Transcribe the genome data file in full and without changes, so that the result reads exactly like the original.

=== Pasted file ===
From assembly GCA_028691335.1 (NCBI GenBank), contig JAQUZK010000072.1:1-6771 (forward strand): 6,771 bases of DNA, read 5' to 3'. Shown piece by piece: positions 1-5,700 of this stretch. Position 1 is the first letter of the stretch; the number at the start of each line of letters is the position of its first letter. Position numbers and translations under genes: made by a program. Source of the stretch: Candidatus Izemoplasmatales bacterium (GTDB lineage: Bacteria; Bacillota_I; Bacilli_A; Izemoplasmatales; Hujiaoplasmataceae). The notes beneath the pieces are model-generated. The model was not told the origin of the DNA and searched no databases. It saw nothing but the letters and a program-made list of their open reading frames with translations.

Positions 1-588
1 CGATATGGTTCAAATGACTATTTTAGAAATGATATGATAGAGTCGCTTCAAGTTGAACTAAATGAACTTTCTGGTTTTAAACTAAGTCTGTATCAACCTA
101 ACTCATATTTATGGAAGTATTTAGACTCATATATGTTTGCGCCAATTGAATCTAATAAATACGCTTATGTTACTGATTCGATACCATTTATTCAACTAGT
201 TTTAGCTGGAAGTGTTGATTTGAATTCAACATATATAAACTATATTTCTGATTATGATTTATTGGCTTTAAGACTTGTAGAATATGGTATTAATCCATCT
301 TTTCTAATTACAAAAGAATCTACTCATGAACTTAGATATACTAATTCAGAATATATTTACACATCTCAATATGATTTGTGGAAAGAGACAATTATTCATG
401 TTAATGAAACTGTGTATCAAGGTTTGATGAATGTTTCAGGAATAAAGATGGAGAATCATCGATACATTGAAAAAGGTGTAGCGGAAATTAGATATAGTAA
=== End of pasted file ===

From assembly GCA_028691335.1 (NCBI GenBank), contig JAQUZK010000072.1:1-6771 (forward strand): 6,771 bases of DNA, read 5' to 3'. Shown piece by piece: positions 1-5,700 of this stretch. Position 1 is the first letter of the stretch; the number at the start of each line of letters is the position of its first letter. Position numbers and translations under genes: made by a program. Source of the stretch: Candidatus Izemoplasmatales bacterium (GTDB lineage: Bacteria; Bacillota_I; Bacilli_A; Izemoplasmatales; Hujiaoplasmataceae). The notes beneath the pieces are model-generated. The model was not told the origin of the DNA and searched no databases. It saw nothing but the letters and a program-made list of their open reading frames with translations.

Positions 1-588
1 CGATATGGTTCAAATGACTATTTTAGAAATGATATGATAGAGTCGCTTCAAGTTGAACTAAATGAACTTTCTGGTTTTAAACTAAGTCTGTATCAACCTA
101 ACTCATATTTATGGAAGTATTTAGACTCATATATGTTTGCGCCAATTGAATCTAATAAATACGCTTATGTTACTGATTCGATACCATTTATTCAACTAGT
201 TTTAGCTGGAAGTGTTGATTTGAATTCAACATATATAAACTATATTTCTGATTATGATTTATTGGCTTTAAGACTTGTAGAATATGGTATTAATCCATCT
301 TTTCTAATTACAAAAGAATCTACTCATGAACTTAGATATACTAATTCAGAATATATTTACACATCTCAATATGATTTGTGGAAAGAGACAATTATTCATG
401 TTAATGAAACTGTGTATCAAGGTTTGATGAATGTTTCAGGAATAAAGATGGAGAATCATCGATACATTGAAAAAGGTGTAGCGGAAATTAGATATAGTAA